HomeLocal2011, the year politicians would want to forget head

2011, the year politicians would want to forget head

Drama seemed to unfold almost everyday on the political stage with squabbles, violence, scandals, exposures and even mysterious deaths shaking the nation.

Unending disputes among the coalition government partners, Zanu PF and the two MDC formations, over the implementation of outstanding issues to the Global Political Agreement (GPA) dogged the nation for the whole year with not much progress made.

The Southern African Development Community (Sadc) continued to intervene, albeit with little success, in repeated attempts to resolve the Zimbabwean crisis.

 

The watershed Livingstone Troika summit in Zambia was held in March where for the first time President Robert Mugabe and Zanu PF came under fire from the regional bloc for allegedly engaging in acts of violence, intimidation and harassment of opponents.

A subsequent Sadc extraordinary summit held in June in South Africa endorsed the Livingstone Troika resolutions despite spirited efforts by Zanu PF hawks to discredit and reverse the outcome of the Zambia summit.

The two summits effectively threw to the wind Mugabe’s desire to hold elections this year as Sadc put its foot down, declaring that the bloc will not tolerate rushed elections before the implementation of an agreed roadmap.

Political analyst Takura Zhangazha says it has since turned out that the inclusive government and the political parties in it have been demonstrating a “false urgency” when it came to dealing with Sadc on the outstanding issues such as security sector reforms and appointment of provincial governors.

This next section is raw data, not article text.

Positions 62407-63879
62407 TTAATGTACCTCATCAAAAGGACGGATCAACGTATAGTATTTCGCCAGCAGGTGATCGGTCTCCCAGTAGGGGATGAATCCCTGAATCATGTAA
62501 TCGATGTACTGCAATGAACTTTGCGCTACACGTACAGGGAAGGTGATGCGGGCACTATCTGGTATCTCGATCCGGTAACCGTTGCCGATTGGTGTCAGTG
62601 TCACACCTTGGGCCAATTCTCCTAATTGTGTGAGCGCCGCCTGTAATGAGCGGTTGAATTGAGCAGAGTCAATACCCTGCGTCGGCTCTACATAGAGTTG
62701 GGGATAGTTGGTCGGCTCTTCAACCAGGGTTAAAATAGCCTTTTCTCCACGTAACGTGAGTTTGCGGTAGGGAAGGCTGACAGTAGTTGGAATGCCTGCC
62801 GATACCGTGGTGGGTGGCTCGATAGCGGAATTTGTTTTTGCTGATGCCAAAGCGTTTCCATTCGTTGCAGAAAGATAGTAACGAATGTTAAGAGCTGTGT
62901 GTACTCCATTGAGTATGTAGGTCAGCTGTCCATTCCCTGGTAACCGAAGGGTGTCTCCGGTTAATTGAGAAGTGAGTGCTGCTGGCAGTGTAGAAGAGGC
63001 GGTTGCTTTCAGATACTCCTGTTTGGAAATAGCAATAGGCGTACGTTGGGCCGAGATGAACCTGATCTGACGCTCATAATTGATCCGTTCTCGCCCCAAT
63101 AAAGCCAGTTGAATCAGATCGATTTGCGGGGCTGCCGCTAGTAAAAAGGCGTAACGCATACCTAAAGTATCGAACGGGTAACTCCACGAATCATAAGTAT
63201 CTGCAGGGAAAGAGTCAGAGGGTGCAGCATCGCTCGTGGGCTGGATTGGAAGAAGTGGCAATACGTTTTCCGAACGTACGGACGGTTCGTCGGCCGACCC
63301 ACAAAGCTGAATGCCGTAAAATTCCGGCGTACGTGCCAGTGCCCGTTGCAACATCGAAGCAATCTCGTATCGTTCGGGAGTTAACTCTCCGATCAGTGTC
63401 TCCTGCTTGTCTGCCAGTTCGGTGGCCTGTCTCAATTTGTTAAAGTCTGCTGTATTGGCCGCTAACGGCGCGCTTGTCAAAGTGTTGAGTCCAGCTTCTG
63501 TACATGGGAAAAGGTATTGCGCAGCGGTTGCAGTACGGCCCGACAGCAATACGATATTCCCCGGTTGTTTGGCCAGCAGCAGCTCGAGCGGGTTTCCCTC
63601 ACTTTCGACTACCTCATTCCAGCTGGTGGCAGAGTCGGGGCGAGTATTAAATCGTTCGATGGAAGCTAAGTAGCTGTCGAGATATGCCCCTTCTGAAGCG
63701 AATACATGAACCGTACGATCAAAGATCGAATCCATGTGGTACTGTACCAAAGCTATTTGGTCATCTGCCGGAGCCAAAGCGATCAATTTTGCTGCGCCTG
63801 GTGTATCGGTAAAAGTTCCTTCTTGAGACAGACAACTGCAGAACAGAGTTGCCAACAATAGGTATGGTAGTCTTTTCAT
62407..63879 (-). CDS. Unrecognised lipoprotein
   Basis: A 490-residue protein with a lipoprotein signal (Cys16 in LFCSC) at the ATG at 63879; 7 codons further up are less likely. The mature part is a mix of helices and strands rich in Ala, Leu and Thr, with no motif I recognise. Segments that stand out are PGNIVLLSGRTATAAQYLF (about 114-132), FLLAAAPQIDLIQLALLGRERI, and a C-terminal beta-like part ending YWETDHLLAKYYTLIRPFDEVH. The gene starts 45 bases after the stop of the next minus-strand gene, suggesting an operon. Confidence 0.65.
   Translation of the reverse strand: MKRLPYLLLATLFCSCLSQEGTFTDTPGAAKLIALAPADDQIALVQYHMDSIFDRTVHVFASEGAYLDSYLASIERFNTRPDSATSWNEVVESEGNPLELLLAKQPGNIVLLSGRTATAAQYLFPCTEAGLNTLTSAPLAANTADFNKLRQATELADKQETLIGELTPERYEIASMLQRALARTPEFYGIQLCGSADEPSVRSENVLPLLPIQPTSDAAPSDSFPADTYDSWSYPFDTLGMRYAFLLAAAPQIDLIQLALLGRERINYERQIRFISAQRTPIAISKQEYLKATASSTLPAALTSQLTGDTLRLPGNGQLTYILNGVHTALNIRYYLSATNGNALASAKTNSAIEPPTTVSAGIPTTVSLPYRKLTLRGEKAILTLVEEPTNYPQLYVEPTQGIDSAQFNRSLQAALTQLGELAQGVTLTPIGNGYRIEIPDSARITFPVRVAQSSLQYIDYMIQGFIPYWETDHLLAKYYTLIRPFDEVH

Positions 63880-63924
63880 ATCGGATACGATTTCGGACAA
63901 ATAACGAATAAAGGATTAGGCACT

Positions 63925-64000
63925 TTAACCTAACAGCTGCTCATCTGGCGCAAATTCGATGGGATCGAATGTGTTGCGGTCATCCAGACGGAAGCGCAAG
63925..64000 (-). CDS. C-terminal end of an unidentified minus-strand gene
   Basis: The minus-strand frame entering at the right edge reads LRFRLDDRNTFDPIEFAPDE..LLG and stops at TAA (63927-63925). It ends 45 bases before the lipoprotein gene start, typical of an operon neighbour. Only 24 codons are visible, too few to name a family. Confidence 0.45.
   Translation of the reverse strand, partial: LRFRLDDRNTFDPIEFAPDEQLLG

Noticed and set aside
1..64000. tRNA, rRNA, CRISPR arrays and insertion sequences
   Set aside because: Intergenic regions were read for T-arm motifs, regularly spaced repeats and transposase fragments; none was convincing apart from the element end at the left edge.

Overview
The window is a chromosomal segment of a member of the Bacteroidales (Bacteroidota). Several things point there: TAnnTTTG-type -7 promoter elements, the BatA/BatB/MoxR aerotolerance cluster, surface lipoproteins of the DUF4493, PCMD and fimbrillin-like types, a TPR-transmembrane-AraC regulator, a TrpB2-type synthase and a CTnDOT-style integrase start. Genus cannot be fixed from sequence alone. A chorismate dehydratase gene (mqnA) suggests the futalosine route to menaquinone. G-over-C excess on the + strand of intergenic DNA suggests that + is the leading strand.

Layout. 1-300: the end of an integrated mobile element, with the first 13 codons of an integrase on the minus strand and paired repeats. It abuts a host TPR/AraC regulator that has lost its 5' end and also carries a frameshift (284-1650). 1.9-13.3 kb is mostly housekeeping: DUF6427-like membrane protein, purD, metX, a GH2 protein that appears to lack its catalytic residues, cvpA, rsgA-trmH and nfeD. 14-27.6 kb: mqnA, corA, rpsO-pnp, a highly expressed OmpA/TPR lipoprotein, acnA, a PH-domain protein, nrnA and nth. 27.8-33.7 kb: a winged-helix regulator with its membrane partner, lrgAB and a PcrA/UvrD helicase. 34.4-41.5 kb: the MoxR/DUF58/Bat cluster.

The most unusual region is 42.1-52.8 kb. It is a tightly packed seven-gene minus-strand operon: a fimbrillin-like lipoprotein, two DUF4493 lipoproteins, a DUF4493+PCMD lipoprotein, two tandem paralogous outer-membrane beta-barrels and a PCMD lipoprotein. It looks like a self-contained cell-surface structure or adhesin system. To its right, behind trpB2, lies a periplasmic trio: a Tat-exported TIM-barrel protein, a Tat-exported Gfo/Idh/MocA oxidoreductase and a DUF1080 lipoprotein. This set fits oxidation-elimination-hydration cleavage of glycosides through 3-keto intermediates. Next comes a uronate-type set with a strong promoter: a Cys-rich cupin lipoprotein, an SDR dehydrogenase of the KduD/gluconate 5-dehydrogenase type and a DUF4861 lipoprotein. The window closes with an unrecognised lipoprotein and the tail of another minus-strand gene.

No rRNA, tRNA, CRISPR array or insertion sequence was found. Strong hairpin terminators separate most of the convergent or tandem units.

“These issues seem to be somewhat subdued as the year closes,” he notes. “This demonstrates that either our political leaders have short memories or are now comfortable with each other to the extent that they no longer have as many differences as they had when the year started.”

Zanu PF’s trump card continued to be the issue of Western sanctions. The party launched an anti-sanctions campaign in March aimed at collecting over two million signatures on a petition against the targeted measures it blames for the economic mess in the country.

The government has since threatened to approach international courts to challenge the sanctions.

 

Tsvangirai storm over marriage


Tsvangirai torched a political storm after a controversial “marriage” to Harare businesswoman Locadia Karimatsenga Tembo in November which badly damaged his image.

Tsvangirai walked away from the marriage, 12 days after the traditional ceremony, claiming to be a victim of people trying to discredit him politically, but his opponents pounced, accusing him of promiscuity in the face of an Aids pandemic.

 

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